To the extent that any forward-looking information contained herein may be considered a financial outlook, such information has been included to provide readers with an understanding of management’s assumptions used for budgeting and developing future plans and readers are cautioned that the information may not be appropriate for other purposes. The forward-looking information and statements included in this press release are not guarantees of future performance and should not be unduly relied upon. Such information and statements involve known and unknown risks, uncertainties and other factors that may cause actual results or events to differ materially from those anticipated in such forward-looking information or statements including, without limitation: changes in commodity prices; changes in the demand for or supply of Gear’s products; unanticipated operating results or production declines; changes in tax or environmental laws, royalty rates or other regulatory matters; changes in development plans of Gear or by third party operators of Gear’s properties, increased debt levels or debt service requirements; inaccurate estimation of Gear’s oil and gas reserve and resource volumes; limited, unfavorable or a lack of access to capital markets; increased costs; a lack of adequate insurance coverage; the impact of competitors; and certain other risks detailed from time to time in Gear’s public documents including in Gear’s most current annual information form which is available on SEDAR at www.sedar.com.

The forward-looking information and statements contained in this press release speak only as of the date of this press release, and Gear does not assume any obligation to publicly update or revise them to reflect new events or circumstances, except as may be required pursuant to applicable laws.

NON-GAAP Measures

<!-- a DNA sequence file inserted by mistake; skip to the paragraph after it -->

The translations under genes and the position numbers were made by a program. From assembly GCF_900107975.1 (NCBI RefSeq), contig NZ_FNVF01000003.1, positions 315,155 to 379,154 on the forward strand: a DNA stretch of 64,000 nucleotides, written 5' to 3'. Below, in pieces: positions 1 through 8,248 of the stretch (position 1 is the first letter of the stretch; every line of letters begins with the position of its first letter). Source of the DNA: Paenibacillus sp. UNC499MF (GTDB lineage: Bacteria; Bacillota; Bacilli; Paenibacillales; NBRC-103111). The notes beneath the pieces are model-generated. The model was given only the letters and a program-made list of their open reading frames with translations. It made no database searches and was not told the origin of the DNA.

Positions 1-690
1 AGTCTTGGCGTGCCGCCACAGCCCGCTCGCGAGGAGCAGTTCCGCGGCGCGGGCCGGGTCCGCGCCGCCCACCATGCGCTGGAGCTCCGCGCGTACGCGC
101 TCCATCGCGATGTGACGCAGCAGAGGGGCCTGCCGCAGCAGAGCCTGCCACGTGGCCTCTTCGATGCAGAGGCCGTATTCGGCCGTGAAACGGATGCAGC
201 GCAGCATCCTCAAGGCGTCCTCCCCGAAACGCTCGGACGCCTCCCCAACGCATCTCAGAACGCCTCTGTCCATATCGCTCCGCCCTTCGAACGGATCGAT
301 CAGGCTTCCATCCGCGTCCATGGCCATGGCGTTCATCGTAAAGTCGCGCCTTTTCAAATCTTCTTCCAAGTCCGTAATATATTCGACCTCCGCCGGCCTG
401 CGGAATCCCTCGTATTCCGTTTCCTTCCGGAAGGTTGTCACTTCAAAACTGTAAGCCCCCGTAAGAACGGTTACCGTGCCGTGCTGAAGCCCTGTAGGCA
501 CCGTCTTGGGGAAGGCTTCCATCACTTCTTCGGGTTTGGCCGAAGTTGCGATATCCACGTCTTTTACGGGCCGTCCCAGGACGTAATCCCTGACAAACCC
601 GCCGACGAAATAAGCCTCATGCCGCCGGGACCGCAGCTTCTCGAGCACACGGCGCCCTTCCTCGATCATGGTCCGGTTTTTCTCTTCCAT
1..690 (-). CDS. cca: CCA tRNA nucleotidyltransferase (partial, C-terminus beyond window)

This press release contains the terms cash flow from operations, net debt, operating netback and corporate netback, which do not have standardized meanings under Canadian generally accepted accounting principles (“GAAP”) and therefore may not be comparable with the calculation of similar measures by other companies. Management believes that these key performance indicators and benchmarks are key measures of financial performance for Gear and provide investors with information that is commonly used by other oil and gas companies. Cash flow from operations is calculated as cash flow from operating activities before changes in noncash operating working capital and decommissioning liabilities settled. Net debt is calculated as debt less current working capital items, excluding risk management contracts. Operating netbacks are presented both before and after taking into account the effects of hedging and are calculated based on the amount of revenues received on a per unit of production basis after royalties and operating costs. Corporate netbacks are presented after taking into account the effects of hedging and are calculated based on the amount of revenues received on a per unit of production basis after royalties, operating costs, general and administrative expenses, interest and foreign exchange gain or loss. Additional information relating to certain of these non-GAAP measures, including the reconciliation between cash flow from operations and cash flow from operating activities, can be found in the MD&A.